In a 6-3 decision announced June 15, the Supreme Court ruled that discrimination based on sexual orientation and transgender status is sex-based discrimination and a violation of Title VII of the 1964 Civil Rights Act. In a separate case announced June 29, the Court ruled that a Louisiana law requiring abortion providers to have admitting privileges at local hospitals was unconstitutional because it imposed an undue burden on a woman’s access to abortion. See the other column on this page for more. FRED SCHILLING/SUPREME COURT CURATOR’S OFFICE


The erosion of sexuality: Bostock and the Supreme Court

With the stroke of a pen, the U.S. Supreme Court has rewritten the meaning of “sex” in Bostock v. Clayton County.

This decision has already been called “the Roe v. Wade of religious liberty,” “the Roe v. Wade for transgenderism,” “a striking display of sophistry in service of the spirit of the age,” and a “seismic decision,” among many other things.


The Bostock case was a consolidation of three court cases. In each case, an employee (who either identified as gay or transgender) was fired from employment. Each employee claimed their employer violated Title VII of the Civil Rights Act’s prohibition against discrimination “on the basis of sex.”

The issue for the Court was whether Title VII of the 1964 Civil Rights Act and its prohibition against discrimination “on the basis of sex” includes a prohibition against discrimination based on sexual orientation and gender identity.

In a 6-3 decision authored by Justice Neil Gorsuch, the Court ruled that discrimination based on sexual orientation and transgender status is sex-based discrimination.

Justice Gorsuch asserted two key arguments. First, he claimed the language of the Civil Rights Act is unambiguously clear: “Sex” includes the terms “sexual orientation” and “gender identity.” Second, he claimed “homosexuality and transgender status are inextricably bound up with sex” and discrimination based on those categories inherently means discriminating based on sex.

Justice Samuel Alito, joined by Justice Clarence Thomas, and Justice Brett Kavanaugh rebuked the Court’s analysis. Justice Alito labeled the Court’s opinion an act of “legislation” and that only Congress has authority to expand legally protected classes. Both Justice Alito and Justice Kavanaugh extensively analyzed the Civil Rights Act as written in 1964, other federal and state laws, and numerous court cases and concluded that the “ordinary public meaning” of the term “sex” does not include “sexual orientation” or “gender identity.”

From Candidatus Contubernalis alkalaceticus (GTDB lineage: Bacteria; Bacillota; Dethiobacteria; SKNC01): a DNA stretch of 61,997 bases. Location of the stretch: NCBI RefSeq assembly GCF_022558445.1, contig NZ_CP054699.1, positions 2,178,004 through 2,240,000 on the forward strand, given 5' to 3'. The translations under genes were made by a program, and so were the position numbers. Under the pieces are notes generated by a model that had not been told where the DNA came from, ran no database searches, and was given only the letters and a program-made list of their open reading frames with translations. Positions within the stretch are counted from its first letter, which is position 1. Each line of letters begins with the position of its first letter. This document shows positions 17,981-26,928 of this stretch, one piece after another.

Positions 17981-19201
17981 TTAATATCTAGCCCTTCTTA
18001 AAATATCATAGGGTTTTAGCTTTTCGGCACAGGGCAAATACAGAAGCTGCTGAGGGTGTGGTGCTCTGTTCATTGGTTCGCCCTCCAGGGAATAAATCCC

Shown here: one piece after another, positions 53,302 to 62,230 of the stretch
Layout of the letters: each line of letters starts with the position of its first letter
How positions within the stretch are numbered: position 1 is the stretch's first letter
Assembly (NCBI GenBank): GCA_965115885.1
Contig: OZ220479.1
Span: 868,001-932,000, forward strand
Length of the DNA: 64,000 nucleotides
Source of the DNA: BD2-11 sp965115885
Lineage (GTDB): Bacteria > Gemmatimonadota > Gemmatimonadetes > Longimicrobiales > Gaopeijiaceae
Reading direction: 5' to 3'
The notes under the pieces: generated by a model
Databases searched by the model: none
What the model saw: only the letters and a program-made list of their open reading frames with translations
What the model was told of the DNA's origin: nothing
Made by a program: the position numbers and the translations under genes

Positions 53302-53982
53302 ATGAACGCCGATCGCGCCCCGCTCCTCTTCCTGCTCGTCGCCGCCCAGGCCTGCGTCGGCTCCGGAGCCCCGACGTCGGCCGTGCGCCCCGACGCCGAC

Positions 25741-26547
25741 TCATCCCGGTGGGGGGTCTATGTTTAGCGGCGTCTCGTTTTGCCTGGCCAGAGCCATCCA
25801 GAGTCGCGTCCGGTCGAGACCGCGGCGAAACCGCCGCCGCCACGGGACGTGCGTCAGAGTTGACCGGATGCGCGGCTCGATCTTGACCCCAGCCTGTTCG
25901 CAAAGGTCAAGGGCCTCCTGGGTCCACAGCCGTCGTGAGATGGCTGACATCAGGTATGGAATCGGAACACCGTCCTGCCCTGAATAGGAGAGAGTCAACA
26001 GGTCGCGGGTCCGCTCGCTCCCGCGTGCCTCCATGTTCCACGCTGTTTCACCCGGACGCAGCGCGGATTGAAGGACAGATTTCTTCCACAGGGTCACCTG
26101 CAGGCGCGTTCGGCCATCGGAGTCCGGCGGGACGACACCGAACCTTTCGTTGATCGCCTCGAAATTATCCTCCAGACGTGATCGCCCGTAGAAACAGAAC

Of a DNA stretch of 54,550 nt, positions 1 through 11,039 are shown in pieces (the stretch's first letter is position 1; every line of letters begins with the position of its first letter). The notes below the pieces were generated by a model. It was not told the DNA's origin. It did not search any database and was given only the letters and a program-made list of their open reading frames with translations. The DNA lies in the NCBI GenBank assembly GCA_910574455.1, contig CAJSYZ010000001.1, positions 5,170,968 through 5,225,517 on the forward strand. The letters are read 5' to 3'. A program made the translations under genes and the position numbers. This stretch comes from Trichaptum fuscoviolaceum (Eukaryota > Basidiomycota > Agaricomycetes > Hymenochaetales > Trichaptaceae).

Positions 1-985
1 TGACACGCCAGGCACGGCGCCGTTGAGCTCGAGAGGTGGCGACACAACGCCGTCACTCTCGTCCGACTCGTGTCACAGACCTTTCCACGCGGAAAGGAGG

Archbishop Jose Gomez, president of the U.S. Conference of Catholic Bishops, succinctly responded: “Protecting our neighbors from unjust discrimination does not require redefining human sexuality.” But the Court did just this, as Rusty Reno, editor of First Things, observes: “Our legal regime has repudiated the Book of Genesis and the scriptural account of God as creator.”

Justice Gorsuch’s opinion affirms a flawed philosophical and theological idea that “homosexuality and transgender status are inextricably bound up with sex.” This idea is an essential element not of the law but of a more deeply problematic ideology about the meaning of sex and the human person.

As Reno further notes: “The LGBT movement began as a quest for civil rights. Over time it matured into a metaphysical project to deny the difference between men and women. Its central claim is that all moral judgments and normative expectations based on male-female differences (for example, that sex is licit only between men and women) amount to discriminatory judgments and ‘phobic’ attitudes.”


As Ryan Anderson of the Heritage Foundation observes: “This mistaken theory of sex discrimination will have far-reaching negative consequences down the road.”

Justice Gorsuch asserted that Bostock did not address issues such as religious liberty, women’s sports and single-sex bathrooms. Numerous commentators have rejected this seemingly disingenuous claim. Instead they have predicted it is only a matter of time before LGBT rights activists rush to lower courts throughout the country and demand that the “mercilessness of logic,” as Professor Robert George puts it, be applied to other areas of the law, including “the eventual destruction of all women’s sports.”

While Bostock represents another cultural erosion of human sexuality, it would not be fitting for a Christian to lose hope. Russell Moore, president of the Ethics and Religious Liberty Commission, envisions this moment as an opportunity for an “ongoing demonstration of counter-cultural fidelity, accountability, love, and a recognition of the kinds of limits that make human life good and livable.”

He continues: “We can be the people who recognize that those who disagree with us are our mission field, to be persuaded, not a sparring partner to denounce. We must have both conviction and kindness, both courage and patience, both truth and grace.”

This is the task ahead of us – and a task for which we must invoke the divine assistance of the Creator himself.

Tom Venzor is executive director of the Nebraska Catholic Conference, with headquarters in Lincoln. Contact him at

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